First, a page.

You know when you re-read a beloved childhood book and you're bitterly disappointed because you realise that said childhood book is actually a bit shit, not to say actively rage-inducing?
Well, happily that was not my experience today.
This is possibly because The Lion, the Witch and the Wardrobe was never that much of a favourite with me when I was small - The Lord of the Rings and Harry Potter were much more interesting to me. It may also be because I was re-reading it for degree purposes, and thus thinking about it as a popular children's text rather than making value judgements. But I suspect it's mainly because The Lion, the Witch and the Wardrobe is actually quite a good book, even read by an adult.
Peter, Susan, Edmund and Lucy are four siblings evacuated during the war (which war is never quite stated) to a Mysterious House in the country inhabited by a Mad Professor. They find a wardrobe full of fur coats which opens out into a magical land called Narnia, ruled over by a White Witch whose magic ensures that it's always winter but never Christmas. And once there, of course, they must Fight the Witch and Save the World.
Obviously, there's a lot more going on here than a simple but rather lovely fairy tale/Christian allegory about sacrifice. In fact, I kind of got the impression that the admittedly rather heavy-handed Christian overtones - the innocent victim, the Emperor's Deep Magic, the return of spring - were almost bolted on to a far more primal and, let's face it, more interesting kind of story, a story about what lies deep in the woods, about the warring powers of winter and spring, ice and fire. You'll notice that the old, non-wintry Narnia which Mr Tumnus the Friendly Faun describes at the beginning of the book is not exactly a place of Christian sweetness and light: there are midnight dances with nymphs and dryads and treasure hunting in the deep caves and Bacchus rocking up to get everyone drunk "for weeks on end". And, apparently, that's all fine. That's How Narnia Should Be. Not necessarily a safe place where angels sing on high - it's never that, not even at the end - but a place of revel and dance and wild magic. A place that is warm, as opposed to the White Witch's ice. I was reminded quite strongly of Hans Christian Andersen's tale "The Snow Queen", which is another story about the freezing of natural desire, natural emotion, with another Christian dimension which seems a bit bolted on.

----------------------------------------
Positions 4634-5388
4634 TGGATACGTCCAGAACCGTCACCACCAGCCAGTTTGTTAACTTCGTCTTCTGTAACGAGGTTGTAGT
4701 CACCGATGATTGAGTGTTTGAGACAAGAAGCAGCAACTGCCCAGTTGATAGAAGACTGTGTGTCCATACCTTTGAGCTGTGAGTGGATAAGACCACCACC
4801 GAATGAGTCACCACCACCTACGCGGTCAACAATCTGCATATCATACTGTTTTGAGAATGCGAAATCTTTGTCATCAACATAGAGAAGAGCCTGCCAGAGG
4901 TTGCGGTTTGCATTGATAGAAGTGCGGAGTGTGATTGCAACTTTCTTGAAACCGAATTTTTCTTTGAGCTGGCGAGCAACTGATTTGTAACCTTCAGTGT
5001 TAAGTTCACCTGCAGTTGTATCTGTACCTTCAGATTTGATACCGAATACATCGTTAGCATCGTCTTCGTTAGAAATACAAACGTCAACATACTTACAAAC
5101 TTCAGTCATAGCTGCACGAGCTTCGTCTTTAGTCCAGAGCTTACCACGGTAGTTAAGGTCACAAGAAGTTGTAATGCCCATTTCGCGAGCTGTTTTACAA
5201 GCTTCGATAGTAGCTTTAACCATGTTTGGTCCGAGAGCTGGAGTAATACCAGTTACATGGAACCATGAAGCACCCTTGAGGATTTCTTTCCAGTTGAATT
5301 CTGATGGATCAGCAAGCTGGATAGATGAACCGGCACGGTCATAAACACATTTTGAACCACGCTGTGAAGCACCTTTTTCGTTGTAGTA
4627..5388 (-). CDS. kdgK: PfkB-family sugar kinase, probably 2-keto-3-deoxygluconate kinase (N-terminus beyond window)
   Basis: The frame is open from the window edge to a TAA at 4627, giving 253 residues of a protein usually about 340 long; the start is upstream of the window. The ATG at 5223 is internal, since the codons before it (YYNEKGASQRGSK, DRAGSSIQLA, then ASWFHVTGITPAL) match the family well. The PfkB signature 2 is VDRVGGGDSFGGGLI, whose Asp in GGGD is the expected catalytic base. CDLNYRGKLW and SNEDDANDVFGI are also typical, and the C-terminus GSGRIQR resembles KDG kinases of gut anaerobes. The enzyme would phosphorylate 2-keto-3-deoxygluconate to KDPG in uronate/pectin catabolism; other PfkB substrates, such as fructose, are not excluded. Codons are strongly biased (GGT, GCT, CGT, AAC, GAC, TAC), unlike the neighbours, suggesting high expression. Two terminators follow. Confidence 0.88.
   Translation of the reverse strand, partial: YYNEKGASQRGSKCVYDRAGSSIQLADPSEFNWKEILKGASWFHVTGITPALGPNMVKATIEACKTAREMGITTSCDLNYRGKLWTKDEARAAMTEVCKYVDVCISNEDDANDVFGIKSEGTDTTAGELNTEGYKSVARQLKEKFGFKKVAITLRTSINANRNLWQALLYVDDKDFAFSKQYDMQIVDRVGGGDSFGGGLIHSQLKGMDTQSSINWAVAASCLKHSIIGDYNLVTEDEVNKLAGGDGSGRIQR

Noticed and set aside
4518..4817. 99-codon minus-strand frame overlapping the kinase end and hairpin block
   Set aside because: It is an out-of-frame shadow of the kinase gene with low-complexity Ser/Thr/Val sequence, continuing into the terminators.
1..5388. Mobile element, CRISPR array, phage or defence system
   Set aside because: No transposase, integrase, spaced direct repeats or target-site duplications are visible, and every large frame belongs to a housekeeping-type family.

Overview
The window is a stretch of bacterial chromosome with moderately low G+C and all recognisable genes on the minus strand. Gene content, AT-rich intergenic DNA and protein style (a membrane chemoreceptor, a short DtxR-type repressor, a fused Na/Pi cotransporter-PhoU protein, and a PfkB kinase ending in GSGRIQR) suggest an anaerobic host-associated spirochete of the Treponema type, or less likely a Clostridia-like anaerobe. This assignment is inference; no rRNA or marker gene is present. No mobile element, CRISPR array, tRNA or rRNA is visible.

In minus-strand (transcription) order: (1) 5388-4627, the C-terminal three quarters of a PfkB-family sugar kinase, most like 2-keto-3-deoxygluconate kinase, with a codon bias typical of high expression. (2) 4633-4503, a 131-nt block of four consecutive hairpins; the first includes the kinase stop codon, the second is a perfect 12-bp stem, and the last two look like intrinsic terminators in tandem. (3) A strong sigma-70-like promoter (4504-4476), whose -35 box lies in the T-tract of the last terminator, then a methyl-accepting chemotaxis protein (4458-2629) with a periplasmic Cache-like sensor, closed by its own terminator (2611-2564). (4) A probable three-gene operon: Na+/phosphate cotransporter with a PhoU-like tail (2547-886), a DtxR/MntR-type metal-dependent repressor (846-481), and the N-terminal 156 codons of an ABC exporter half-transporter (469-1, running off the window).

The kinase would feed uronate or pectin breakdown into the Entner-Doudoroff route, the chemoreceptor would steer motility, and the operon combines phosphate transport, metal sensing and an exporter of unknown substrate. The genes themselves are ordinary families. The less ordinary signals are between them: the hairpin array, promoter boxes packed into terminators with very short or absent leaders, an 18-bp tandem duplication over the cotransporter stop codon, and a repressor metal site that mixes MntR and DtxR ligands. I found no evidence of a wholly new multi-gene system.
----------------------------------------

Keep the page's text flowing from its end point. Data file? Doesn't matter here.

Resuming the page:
You're not, necessarily, going to read this for the stellar characterisation or the perfectly sensible plot (neither of which, in fact, exist in this book). But it is a good fairy tale, and the land of Narnia is, truly, a wonderful, fascinating one. This one certainly deserves to be a classic, even if the messages are a bit mixed and the Christianity a bit clumsy. (Having said that, I never noticed the Christian symbolism when I was small. Children care about that kind of thing less than we think.)